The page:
Déshydratation VS performance
The human body is composed of about 60% water. A sedentary adult needs to consume about 1 ½ to 2 litres of water a day. A physically active person obviously needs more, depending on his level of activity. Dehydration has a very important effect on both physical and intellectual performance.
It is known, for example, that a loss of body weight of 2% due to dehydration reduces physical ability by 20%!
And the greater the level of dehydration, the more unpleasant the side effects: digestive problems, blurred vision, poor reaction times, a diminished ability to concentrate, etc…
Our advice: drink before you feel thirsty. Your body has actually started to become dehydrated long before you are aware that you are thirsty. It is preferable to drink small quantities of water throughout the day, rather than only drinking at mealtimes. During any physical activity, it is essential to drink more than you normally would, also in small quantities, throughout the period of activity.
10 golden rules to be hydrated
Keeping properly hydrated is essential to the practice of any sport. Here are the 10 golden rules as to when and how to take in fluids:
- Before the period of physical activity, and in particular during the half hour that immediately precedes it, drink up to ½ litre of water (about 3 glasses), in small sips. To begin the event in optimal conditions, drink 0.15 to 0.25 litres of water (one glass) with added glucose during the 15 minutes before the start.
- During the period of physical activity, if possible, drink small sips of water, in a reasonable quantity, but not so much that it will overload your stomach and cause you to get a stitch. Avoid fizzy drinks which can cause your stomach to become bloated.
- It’s not absolutely necessary to drink water during the physical activity if this lasts for less than 30 minutes. If you plan to exercise for a period of 30 minutes to 3 hours, and at an increased intensity, it is preferable to drink regularly – every 15 to 20 minutes. According to your level of perspiration, you should drink between 0.5 and 1.5 litres of water per hour, with added glucose. If your period of activity is to exceed 3 hours (an endurance sport), you should spread your intake of fluids evenly throughout the exercise, at intervals of 30 minutes to one hour, with 0.4 to 1 litre consumed per hour.
- If it is warm and you happen to pass by a drinking fountain, don’t hesitate to splash yourself with water (your legs in particular), as this will help in the regulation of your body temperature.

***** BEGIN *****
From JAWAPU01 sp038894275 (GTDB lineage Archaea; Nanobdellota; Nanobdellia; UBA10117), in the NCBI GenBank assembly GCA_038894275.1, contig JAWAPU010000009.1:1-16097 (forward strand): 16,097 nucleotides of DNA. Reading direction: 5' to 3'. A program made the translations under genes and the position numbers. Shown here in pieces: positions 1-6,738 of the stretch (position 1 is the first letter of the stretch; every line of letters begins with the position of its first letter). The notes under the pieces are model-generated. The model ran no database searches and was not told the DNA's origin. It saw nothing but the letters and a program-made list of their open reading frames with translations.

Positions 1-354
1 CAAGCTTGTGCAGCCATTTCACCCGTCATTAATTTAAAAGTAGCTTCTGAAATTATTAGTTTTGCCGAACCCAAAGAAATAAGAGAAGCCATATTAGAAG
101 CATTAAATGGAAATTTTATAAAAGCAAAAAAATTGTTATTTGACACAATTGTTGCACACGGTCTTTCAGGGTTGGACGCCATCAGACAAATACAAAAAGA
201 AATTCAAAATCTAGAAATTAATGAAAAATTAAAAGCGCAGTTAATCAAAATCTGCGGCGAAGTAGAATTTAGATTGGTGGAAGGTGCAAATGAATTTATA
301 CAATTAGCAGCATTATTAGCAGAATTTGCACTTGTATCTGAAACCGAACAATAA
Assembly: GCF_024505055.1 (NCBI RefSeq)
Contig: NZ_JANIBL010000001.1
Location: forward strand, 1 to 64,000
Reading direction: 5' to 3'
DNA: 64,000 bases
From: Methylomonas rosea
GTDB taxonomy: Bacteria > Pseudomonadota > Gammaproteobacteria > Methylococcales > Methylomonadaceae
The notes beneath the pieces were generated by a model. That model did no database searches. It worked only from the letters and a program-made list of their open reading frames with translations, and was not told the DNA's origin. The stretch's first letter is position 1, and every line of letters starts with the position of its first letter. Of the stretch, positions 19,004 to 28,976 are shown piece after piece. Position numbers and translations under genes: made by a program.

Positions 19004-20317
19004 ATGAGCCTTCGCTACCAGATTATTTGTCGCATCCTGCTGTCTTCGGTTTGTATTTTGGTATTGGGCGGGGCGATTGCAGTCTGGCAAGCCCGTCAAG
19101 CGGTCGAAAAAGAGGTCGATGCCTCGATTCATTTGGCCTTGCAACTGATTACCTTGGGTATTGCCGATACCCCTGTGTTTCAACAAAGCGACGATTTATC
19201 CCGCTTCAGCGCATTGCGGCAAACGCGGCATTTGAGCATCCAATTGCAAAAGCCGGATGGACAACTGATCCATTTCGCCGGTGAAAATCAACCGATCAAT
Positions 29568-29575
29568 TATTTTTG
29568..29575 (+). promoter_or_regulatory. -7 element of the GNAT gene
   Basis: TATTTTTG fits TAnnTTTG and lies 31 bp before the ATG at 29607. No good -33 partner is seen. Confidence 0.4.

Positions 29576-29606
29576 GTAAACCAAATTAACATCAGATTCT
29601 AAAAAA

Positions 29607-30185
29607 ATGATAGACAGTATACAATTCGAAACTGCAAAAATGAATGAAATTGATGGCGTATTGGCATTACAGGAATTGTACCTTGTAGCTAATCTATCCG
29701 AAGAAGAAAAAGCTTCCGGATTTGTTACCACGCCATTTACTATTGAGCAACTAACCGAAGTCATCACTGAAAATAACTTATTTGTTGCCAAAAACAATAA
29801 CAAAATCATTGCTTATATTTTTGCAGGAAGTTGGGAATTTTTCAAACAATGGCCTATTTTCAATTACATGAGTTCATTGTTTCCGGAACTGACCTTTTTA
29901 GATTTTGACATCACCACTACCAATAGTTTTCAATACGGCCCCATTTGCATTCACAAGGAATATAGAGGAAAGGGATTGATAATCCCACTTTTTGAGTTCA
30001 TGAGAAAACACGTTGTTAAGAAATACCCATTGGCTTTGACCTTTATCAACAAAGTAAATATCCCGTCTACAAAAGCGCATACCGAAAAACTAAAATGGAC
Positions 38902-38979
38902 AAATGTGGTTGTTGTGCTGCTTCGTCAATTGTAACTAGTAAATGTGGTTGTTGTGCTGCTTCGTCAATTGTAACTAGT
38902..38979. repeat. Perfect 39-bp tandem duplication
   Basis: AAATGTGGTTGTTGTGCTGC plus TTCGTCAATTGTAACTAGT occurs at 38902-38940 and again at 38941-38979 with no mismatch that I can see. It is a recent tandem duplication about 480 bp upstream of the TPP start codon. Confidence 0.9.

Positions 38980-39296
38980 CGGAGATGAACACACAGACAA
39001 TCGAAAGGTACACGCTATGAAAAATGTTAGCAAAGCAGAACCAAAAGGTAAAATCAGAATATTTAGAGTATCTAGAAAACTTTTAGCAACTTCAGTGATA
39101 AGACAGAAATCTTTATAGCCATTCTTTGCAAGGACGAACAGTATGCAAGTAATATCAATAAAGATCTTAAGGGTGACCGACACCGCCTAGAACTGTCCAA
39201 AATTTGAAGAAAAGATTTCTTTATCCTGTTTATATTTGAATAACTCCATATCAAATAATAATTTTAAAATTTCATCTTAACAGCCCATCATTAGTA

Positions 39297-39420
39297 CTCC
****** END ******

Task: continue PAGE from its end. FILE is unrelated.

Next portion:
- Don’t wait until you feel thirsty to drink. Once you are thirsty, it is already too late. Think ahead, and drink a little after the first 15 minutes of activity.
- Drink regularly after you have finished exercising, so as to eliminate toxins and drain the impurities that were accumulated during your effort. It is vitally important that you restore the amount of water in your body as well as your reserves of energy as soon as possible after the exercise or event has finished, drinking between 0.5 to 1.5 litres of water per hour at even intervals.
- Even if you are « dying » of thirst, do not take in a large quantity of liquid all at once, as, again, this could lead to stomach problems.
- Make sure that you compensate for the loss of water and essential nutrients due to your physical activity by drinking at regular intervals, so as to delay muscle tiredness.
- The water you drink should be at a temperature of 10 to 15°C. If your drink is too cold, or iced, you may end up with intestinal problems.
- Depending on the intensity of your physical exercise and the ambient temperature, you should consume somewhere between 2 and 4 litres of water on a daily basis.
A plethora of different types of mineral water can be found in today’s supermarkets. However, not all types of mineral water have the same properties.
Water on its own does not provide us with energy. However, it appears that our muscles, blood cells and even our brain have very specific requirements with regards to the quality of the water we drink.
ALL THE WATERS HAVE NOT THE SAME QUALITY !
To recover from an effort, it is necessary to drink a lot (at least 50cl immediately) and to prefer rich in minerals and in bicarbonates waters (such as St-Yorre, the richest water with 4774 mg / l in minerals, 4368 mg / l of bicarbonates). Indeed, a rich in bicarbonates water will fight the excessive acidity produced during the muscular effort.
Conclusion : it’s impossible to achieve good results without water!
Dehydration is the number one factor, along with hypoglycaemia, of poor performances in sporting events – especially in high temperatures.
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